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Chris Blocker

Literary snobbery and other thoughts by Chris Blocker

Currently reading

The Kite Runner
Khaled Hosseini
Hurt People: A Novel
Cote Smith
The Family Under the Bridge
Natalie Savage Carlson
Writing Down the Bones: Freeing the Writer Within
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Thoughts on the 2015 Man Booker Prize

The Fishermen - Chigozie John Obioma A Brief History of Seven Killings: A Novel - Marlon James A Little Life: A Novel - Hanya Yanagihara A Spool of Blue Thread: A novel - Anne Tyler Satin Island: A novel - Tom McCarthy The Year of the Runaways: A novel - Sunjeev Sahota

On the eve of the winning announcement for the Man Booker Prize, I offer a few of my thoughts on this year's contenders. Though I make many attempts to read the shortlist for each year's prize, my U.S. residence makes this difficult. Why publishers do not take full advantage of a book's nomination for such a prestigious prize, I do not know. Maybe US publishers believe people in the US do not care. Maybe they don't and I'm just an odd duck. Reasons aside, I tried to get my hands on a copy of the one novel not yet published in the US, Sahota's The Year of the Runaways, but was unsuccessful. Here are my thoughts on the other nominees.

 

The Fishermen - Obioma. This is my personal favorite of the bunch--the only story that kept my attention from beginning to end. The language and structure are all expertly done. The characters in this novel weren't perhaps as strong as some of the characters in the other contenders, but this novel's greatest detriment to winning the prize is probably its straight-forward approach and lack of epic, groundbreaking story. This is a wonderful novel, but it may suffer from being too traditional.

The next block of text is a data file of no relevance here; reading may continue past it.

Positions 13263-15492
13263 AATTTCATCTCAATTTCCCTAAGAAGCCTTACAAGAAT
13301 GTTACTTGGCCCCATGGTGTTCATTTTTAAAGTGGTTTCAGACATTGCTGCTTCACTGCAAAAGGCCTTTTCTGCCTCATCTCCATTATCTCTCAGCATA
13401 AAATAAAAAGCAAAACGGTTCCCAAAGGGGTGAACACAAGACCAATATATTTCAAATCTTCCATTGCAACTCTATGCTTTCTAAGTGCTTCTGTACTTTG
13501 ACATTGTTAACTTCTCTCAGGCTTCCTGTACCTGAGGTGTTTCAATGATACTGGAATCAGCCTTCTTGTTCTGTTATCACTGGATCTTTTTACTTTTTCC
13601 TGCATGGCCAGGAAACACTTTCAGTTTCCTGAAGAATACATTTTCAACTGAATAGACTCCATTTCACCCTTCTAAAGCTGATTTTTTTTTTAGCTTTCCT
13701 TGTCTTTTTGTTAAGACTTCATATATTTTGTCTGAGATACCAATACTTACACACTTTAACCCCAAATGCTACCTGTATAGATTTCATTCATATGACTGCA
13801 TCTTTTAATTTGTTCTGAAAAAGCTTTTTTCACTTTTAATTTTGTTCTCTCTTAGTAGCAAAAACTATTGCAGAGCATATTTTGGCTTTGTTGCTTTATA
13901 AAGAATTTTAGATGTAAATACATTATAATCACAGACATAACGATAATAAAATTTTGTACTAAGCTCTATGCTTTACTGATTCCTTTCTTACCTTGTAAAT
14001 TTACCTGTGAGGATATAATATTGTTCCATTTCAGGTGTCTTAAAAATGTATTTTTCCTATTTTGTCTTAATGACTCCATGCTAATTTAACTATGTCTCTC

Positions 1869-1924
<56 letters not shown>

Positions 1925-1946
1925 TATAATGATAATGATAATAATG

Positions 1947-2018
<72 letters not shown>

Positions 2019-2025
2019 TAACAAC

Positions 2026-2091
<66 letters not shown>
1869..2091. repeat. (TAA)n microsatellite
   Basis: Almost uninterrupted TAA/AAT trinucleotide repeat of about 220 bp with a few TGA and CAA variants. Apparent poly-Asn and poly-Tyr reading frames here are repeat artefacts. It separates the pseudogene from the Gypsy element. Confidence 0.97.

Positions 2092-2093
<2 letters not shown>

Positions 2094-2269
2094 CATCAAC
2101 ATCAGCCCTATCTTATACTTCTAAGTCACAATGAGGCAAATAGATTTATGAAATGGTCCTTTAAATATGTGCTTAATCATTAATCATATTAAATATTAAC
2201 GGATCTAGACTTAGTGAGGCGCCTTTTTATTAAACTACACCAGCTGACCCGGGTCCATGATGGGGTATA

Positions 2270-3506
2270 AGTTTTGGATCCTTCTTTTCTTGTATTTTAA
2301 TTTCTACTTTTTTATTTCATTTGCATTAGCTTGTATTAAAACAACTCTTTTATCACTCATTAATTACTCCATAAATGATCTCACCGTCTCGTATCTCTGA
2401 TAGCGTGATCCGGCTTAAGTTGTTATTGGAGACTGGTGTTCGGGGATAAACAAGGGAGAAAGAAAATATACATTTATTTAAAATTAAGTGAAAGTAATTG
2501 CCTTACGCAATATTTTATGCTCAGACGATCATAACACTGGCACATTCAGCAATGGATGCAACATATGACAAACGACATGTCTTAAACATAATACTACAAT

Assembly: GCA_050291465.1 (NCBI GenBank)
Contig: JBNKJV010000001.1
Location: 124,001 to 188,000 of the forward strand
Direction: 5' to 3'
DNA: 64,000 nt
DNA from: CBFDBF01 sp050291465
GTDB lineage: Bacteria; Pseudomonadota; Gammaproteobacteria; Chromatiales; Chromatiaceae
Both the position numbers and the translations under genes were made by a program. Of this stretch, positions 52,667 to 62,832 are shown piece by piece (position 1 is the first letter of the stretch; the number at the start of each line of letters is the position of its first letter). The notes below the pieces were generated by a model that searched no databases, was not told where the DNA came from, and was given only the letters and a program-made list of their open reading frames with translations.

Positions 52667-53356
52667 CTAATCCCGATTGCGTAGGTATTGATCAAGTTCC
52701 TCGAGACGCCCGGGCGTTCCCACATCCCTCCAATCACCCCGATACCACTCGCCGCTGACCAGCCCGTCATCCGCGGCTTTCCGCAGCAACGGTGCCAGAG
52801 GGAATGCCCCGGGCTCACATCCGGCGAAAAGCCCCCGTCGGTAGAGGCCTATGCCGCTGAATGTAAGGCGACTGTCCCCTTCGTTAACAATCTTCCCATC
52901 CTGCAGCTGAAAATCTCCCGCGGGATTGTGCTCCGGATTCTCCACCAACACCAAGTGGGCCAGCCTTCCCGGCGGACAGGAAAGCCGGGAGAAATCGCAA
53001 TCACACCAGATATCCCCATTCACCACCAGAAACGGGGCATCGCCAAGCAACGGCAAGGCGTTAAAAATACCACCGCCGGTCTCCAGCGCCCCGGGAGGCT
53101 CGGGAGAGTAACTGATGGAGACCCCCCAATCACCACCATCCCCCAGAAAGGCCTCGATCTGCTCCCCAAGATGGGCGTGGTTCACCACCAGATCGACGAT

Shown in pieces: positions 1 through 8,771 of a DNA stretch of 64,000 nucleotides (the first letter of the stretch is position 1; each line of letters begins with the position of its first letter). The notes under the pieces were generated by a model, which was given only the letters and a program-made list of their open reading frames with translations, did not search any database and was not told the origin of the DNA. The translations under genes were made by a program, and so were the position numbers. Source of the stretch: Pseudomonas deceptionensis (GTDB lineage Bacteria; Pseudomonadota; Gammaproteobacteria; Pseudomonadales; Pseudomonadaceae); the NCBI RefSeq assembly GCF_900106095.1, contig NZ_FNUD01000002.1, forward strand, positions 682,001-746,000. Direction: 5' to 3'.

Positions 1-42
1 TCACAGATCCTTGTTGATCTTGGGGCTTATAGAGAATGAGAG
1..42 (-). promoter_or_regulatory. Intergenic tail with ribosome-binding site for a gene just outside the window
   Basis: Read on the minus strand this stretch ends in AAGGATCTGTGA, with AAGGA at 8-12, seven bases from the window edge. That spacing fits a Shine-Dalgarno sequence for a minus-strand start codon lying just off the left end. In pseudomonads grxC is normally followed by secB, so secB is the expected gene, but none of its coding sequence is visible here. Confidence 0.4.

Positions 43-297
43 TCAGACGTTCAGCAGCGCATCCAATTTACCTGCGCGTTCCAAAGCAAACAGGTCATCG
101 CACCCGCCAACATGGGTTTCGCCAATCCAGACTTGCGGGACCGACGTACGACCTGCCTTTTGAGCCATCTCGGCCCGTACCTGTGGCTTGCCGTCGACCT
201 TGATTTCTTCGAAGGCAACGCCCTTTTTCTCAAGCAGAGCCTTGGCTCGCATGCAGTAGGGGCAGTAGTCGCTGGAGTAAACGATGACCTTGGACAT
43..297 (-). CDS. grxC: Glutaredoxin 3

A Brief History of Seven Killings - James. Not my favorite, but I wouldn't complain if James' novel about Jamaica won. It's too long. It's too violent. But aside from these complaints A Brief History of Seven Killings is quite a good story. James nails the voices of this myriad of characters and the structure, while slightly confusing, lends to the story.

 

A Little Life - Yanagihara. Many are predicting A Little Life for the win. As someone who was familiar with Yanagihara before this book surprisingly became all the rage, I am quite in awe at its success. I know I'm in the minority, but I was largely disappointed with this celebrated novel. The lack of realism takes away from any relevance the subject might otherwise have made. The author is clearly a wonderful writer and certainly to be celebrated, but personally I thought this work failed. I'll not be surprised if A Little Life takes the prize, but I will be disappointed.

 

A Spool of Blue Thread - Tyler. Tyler's most recent novel starts off slow, but it builds itself upon some really great characters that carry the story through its best moments. Unfortunately, midway, the author forgets these characters, the story loses focus, and the book becomes a chore to read. In the end, A Spool of Blue Thread lacks the thread of continuity required to pull this story together. I doubt this one can bring home the prize, but it certainly wouldn't be the first time in the prize's history that the unlikely won.

 

Satin Island - McCarthy. The style nominee in this year's lineup. Satin Island is for the thinkers. I'm cool with that. I like books that make me ponder. But McCarthy's novel only left me with thoughts of "what was I supposed to have gotten out of that?" No story. Minimal character development. Many attempts at philosophy. Aside from points it earns for the author's reputation and previous nominations, Satin Island seems least likely to win.

 

Share your predictions if you have them. What books from the list did you particularly enjoy?